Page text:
Retail Stocks: Buy or Beware?

Jeff Macke

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Black Friday is the biggest day of the year for retailers but today was much more important for those considering retail stocks. The release of October retail sales from the government and earnings reports from 2 of the biggest merchants in the world marked the peak of the data deluge making this a perfect time to sift through the numbers and see what we've learned.

The data has been surprisingly strong given the dour reports about the mood of consumers. As my partner Matt Nesto pointed out, the 0.6% ex-autos retail sales growth reported for October was the best since last March. Even better, Nesto notes that the figure was 0.7%, ex-autos and gas, and up 7.4% from last year. The numbers were stellar, but Nesto, like many investors, dismisses them as a "data diversion" taking our tired eyes off of Europe and the government's next carnival of ineptitude: The Super Committee set for later this month.

Our focus on retail stocks brought out Nesto's inner Grinch. But let's breakdown stock performance numbers.

Over the last 3-months retailers have been the best of the 24 sectors in the S&P 500. Within the Dow Jones Industrial Average's 30 components, Home Depot's (HD) performance tops them all with a greater than 20% 90-day return, and Wal-Mart (WMT) comes it 4th at 18%. Both reported third-quarter earnings this morning with WMT coming in a penny light but raising the guidance range, and Home Depot scoring the trifecta of an earnings beat, a guidance raise, and a hiked dividend.

The data is strong but Nesto says investors should be using the news to lock in gains. "Who out there is not already long the 'lean inventory, wide margin' story?" he gripes. "We do have to worry about Europe and the Super Committee!"

In my opinion, the pullback we're seeing today was expected and should be bought. Black Friday isn't going to get canceled when the Super Committee misses its November 23rd fake deadline. Americans aren't going to cancel Christmas because of the yield on a Spanish 10-year and Europe produces little to none of the goods lining the shelves of Home Depot, Wal-Mart or Target (TGT).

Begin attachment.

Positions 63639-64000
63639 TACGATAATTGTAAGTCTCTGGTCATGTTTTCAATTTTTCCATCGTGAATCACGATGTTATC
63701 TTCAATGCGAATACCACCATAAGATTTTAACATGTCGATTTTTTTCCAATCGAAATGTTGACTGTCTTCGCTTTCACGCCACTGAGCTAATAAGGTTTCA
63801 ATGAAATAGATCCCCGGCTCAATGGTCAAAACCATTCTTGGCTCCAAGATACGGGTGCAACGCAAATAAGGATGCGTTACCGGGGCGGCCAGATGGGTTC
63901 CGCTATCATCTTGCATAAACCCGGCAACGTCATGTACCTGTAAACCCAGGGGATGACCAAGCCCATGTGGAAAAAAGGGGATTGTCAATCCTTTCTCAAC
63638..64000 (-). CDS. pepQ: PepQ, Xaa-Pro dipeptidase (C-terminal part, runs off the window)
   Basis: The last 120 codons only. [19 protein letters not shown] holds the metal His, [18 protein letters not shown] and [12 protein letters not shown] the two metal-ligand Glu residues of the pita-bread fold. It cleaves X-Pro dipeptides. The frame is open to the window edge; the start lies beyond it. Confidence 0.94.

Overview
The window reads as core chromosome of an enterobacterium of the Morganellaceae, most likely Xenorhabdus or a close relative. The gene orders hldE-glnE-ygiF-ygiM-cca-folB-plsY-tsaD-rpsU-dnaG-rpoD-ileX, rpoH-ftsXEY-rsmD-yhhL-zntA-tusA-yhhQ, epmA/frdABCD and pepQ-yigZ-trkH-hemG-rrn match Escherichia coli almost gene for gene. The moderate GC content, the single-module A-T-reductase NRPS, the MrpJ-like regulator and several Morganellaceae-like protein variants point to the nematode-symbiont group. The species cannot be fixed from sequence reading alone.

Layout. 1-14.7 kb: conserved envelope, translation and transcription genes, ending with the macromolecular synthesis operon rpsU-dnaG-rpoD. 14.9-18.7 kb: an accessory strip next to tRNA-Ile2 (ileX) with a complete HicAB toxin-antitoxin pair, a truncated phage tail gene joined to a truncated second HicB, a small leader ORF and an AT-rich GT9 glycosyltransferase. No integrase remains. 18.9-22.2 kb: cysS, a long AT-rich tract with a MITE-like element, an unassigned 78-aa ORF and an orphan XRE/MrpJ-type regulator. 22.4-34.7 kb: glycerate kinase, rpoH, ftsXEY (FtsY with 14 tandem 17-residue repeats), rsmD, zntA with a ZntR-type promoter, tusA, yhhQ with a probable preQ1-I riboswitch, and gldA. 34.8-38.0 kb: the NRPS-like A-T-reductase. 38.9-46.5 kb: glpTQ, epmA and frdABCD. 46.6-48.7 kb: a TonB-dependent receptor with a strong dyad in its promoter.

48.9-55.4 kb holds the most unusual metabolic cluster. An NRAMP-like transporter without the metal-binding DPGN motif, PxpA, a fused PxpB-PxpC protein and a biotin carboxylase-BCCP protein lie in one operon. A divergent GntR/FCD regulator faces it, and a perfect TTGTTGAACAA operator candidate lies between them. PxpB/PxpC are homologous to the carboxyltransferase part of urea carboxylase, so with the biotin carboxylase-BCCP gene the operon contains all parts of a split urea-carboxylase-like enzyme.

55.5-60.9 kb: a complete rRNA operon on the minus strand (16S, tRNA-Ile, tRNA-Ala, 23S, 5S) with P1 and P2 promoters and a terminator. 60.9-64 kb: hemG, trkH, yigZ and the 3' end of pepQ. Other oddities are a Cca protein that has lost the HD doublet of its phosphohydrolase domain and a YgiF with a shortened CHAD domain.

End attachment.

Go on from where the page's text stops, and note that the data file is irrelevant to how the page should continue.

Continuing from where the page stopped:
Europe will still be around in January and if we learned one thing from the August debt ceiling debate it's that paying attention to the inner workings of DC politics is pointless and depressing. Consumers simply don't care about such things this time of year.

Retail stocks have been strong because they're hypersensitive to the economy which has been slightly better than seemed likely last August. Forget HD and WMT and take a look at the quarter Dick's Sporting Goods (DKS) just posted. When the economy is sour you can easily have a catch in the empty aisles of Dick's. Today the company beat earnings, raised guidance, and instated a dividend. The stock is higher and seemingly oblivious to macro concerns.

Unlike Dick's, most retail stocks are likely to take a well-deserved breather when they report. That's a good thing. Consolidating gains is what strong stocks do. I already own Costco (COST) and Ralph Lauren (RL) in my portfolio and all I want for Christmas is a good entry point on quality retail names.

Note to Santa: I've been very good.

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